Read any good books lately?

661 to 679 of 679 messages
Ironholgs    pirate
19/10/2012 at 10:47

Just finished reading The Secret Race by Tyler Hamiliton and Dan Coyle - utterly gripping, disturbing and enlightening account of the dark side of cycling over the last 10 years or so. Hamiliton comes across as credible and believable, without an axe to grind.

Just started the new Kathy Reichs, love her books. Chris Carter is also great but the level of gore ( justifiable I think ) in his writing makes Reichs look like a Mills and Boon novel.

19/10/2012 at 10:54
19/10/2012 at 11:25

Nearly finished Sue Roe's The Private Lives of the Impressionists. What a fantastic book! Those French painters - especially Monet! Getting up to all sorts - it's a really interesting read and has little to do with the technicalities of art, just a great human story.

20/10/2012 at 11:11

I've nearly finished Itch, by Simon Mayo. Fun read, recommended!

21/10/2012 at 19:39

I've had plenty of opportunity to get into 'Game of Thrones' since I injured my ankle as I've been reading it whenever I've been doing my 'contrast bathing'. Getting good.

08/11/2012 at 20:41
Game of Thrones is brilliant, after watching the 1st series on Sky I bought the books (called A Song of Ice and Fire) and just starting the 5th one now! Best series I''ve read in ages, can't rate it highly enough.
08/11/2012 at 21:02

Yes, it's a real epic. I'm avoiding watching it on Sky just so that I can read it. I'm not sure it was worth twisting my ankle for though .

The other book that funnily enough I can't put down at the moment for totally differant reasons is a book called 'Factory Physics' which is just about the best study on the dynamics of manufacturing systems that I've ever seen. It makes all the usual 'Lean Manufacturing' and 'Toyota Systems' books look like they were written by playschool kids. I know this makes me seem really sad & geeky, but it is genuinely fascinating being able to define problems I see everyday in work in terms of fundamental equations.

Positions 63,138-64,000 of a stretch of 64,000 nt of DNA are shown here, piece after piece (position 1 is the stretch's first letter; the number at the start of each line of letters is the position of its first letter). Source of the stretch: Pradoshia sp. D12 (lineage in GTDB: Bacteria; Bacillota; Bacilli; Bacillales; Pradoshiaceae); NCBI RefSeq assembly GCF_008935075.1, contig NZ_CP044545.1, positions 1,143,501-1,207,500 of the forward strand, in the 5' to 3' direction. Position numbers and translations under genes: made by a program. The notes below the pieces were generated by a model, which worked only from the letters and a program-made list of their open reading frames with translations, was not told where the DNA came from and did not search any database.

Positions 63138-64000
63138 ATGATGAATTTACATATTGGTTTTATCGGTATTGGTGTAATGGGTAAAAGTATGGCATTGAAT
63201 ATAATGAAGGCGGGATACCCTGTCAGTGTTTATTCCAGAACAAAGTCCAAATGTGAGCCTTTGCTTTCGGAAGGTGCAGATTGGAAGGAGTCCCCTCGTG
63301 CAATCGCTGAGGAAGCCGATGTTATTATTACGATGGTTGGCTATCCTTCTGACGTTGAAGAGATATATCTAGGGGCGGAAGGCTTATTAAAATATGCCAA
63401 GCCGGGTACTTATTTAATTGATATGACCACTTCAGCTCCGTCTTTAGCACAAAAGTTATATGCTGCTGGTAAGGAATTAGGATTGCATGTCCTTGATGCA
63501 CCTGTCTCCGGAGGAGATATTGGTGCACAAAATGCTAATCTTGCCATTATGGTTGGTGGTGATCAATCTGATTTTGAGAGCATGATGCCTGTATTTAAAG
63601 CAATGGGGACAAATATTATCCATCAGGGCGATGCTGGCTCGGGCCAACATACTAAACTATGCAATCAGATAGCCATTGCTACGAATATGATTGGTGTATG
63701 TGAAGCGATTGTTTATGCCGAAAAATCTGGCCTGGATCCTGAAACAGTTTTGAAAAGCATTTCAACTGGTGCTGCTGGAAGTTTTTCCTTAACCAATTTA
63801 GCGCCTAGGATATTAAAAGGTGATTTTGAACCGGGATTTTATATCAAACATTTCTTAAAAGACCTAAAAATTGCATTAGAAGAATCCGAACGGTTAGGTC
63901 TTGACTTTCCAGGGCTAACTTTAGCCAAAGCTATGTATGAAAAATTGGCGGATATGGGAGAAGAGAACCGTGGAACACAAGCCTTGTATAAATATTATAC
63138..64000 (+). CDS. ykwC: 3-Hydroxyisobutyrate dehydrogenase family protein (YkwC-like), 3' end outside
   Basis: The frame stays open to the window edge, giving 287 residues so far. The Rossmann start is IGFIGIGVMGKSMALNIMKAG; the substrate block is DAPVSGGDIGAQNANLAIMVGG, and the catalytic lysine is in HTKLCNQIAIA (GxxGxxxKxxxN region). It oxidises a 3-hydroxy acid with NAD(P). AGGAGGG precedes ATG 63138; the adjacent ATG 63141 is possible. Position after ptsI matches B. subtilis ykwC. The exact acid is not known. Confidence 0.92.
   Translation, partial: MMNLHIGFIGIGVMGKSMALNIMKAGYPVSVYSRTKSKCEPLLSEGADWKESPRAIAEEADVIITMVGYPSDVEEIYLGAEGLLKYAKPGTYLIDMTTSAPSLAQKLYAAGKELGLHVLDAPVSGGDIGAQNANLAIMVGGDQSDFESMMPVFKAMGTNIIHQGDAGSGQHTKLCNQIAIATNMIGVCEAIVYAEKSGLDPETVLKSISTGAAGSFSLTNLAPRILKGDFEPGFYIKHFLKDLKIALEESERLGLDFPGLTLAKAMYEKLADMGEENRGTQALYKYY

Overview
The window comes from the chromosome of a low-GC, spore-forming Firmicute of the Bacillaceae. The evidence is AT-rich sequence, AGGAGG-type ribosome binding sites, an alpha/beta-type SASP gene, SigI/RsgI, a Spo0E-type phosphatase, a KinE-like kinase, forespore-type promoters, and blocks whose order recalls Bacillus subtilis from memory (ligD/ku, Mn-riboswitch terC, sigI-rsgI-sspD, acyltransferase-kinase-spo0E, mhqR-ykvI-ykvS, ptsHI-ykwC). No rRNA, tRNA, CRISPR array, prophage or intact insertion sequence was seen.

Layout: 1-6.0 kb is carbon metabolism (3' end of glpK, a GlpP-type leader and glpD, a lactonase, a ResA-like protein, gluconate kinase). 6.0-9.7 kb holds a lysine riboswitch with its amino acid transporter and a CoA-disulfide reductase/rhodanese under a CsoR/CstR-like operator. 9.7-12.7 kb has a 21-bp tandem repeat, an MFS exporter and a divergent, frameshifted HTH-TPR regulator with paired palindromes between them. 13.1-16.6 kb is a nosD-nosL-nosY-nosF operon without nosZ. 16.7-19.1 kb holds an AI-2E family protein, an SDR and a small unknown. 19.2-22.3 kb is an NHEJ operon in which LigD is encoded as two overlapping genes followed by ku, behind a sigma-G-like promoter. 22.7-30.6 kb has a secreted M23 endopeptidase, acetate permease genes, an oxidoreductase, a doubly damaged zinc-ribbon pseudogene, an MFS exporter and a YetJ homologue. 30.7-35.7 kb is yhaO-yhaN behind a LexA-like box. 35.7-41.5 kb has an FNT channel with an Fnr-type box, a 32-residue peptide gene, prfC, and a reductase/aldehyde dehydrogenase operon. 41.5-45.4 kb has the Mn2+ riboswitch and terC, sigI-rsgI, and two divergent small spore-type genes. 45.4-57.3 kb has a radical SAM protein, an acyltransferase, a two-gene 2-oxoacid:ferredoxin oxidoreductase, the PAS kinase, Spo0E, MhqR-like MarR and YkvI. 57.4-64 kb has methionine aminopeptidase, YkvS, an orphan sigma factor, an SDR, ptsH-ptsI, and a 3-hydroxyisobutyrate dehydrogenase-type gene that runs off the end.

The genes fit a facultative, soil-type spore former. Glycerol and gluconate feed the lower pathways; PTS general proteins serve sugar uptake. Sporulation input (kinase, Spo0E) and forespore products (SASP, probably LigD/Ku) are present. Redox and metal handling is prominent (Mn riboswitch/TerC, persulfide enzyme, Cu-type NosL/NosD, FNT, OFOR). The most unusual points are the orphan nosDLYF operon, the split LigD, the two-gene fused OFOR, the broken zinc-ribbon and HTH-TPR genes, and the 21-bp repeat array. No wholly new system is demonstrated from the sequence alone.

24/11/2012 at 12:10

I'm facsinated by Poland, especially Szczecin in the Middle Ages & my husband got me this book called Poland A History by Adam Zamoyski (Count Adam Stefan Zamoyski). Harper Press. £15.99. Hard-Back. 426 pages of sheer bliss! Have read it 3 times so far! 

I love Adam to bits, he's a smashing lad & added a bit of his own personal Polski humour into the book too! 

27/11/2012 at 16:55

Read " the let right one in" recently. A book which was the basis for a successful film. Enjpyed the book, not a genre I would pick up usually. will next rewatch the film to see what they have done with it.

Next book will be androids dreaming of electric sheep.

27/11/2012 at 22:12

Ben Denis Aaronovitch - Rivers of London; Moon over Soho; Whispers Underground.

They are a good read, not brilliant, not the best story teller but good enough. He doesn't look anything like his fictional cop. The thing I find least believable is the language of Grant, the main character, he's sposed to be London but sounds too much like a middle class Londoner trying to be working class and screwing up badly. The language doesn't flow as well as it could.

http://www.the-folly.com/books/

I like the sound of 'Androids Dreaming of Electric Sheep' I will have to google that one.

28/11/2012 at 09:49

Do Androids dream of Electric Sheep? is by Philip K Dick, a sci-fi writer. It was the basis for the film Blade Runner